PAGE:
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    Social Presence and Dishonesty in Retail

    HCI 2018

    Proceedings of the 32nd International BCS Human Computer Interaction Conference (HCI 2018)

    Belfast, UK, 4 - 6 July 2018

    AUTHORS

    Susan Siebenaler, Andrea Szymkowiak, Paul Robertson, Graham Johnson, Jan Law & Kenneth Fee

    ABSTRACT

    http://dx.doi.org/10.14236/ewic/HCI2018.34

    Self-service checkouts (SCOs) in retail can benefit consumers and retailers, providing control and autonomy to shoppers independent from staff, together with reduced queuing times. Recent research indicates that the absence of staff may provide the opportunity for consumers to behave dishonestly, consistent with a perceived lack of social presence. This study examined whether a social presence in the form of various instantiations of embodied, visual, humanlike SCO interface agents had an effect on opportunistic user behaviour, i.e. an individual taking unwarranted advantages. Using a simulated SCO scenario, participants experienced various dilemmas in which they could financially benefit themselves undeservedly.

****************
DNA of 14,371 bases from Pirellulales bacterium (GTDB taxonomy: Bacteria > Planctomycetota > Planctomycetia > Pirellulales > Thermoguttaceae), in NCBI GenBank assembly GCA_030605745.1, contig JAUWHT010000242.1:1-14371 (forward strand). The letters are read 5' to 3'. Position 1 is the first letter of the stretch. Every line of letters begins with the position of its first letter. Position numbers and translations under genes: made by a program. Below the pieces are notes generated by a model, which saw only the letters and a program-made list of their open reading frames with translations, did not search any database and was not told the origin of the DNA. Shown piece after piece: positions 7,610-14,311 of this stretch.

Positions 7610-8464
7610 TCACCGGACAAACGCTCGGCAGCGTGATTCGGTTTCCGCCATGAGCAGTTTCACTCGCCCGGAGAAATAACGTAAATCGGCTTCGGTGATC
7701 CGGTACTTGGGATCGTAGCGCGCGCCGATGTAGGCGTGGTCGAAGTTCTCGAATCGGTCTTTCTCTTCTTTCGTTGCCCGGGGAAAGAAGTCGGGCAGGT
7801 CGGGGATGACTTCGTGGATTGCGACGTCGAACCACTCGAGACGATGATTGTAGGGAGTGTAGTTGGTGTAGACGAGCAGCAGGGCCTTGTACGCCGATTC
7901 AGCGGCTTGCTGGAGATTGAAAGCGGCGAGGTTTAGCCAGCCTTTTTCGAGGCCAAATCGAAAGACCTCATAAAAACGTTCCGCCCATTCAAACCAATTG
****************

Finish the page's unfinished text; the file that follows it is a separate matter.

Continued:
We hypothesised that a humanlike social presence integrated within the checkout screen would receive more attention and result in fewer instances of dishonesty compared to a less humanlike agent. This was partially supported by the results. The findings contribute to the theoretical framework in social presence research. We concluded that companies adopting self-service technology may consider the implementation of social presence in technology applications to support ethical consumer behaviour, but that more research is required to explore the mixed findings in the current study.

    PAPER FORMATS

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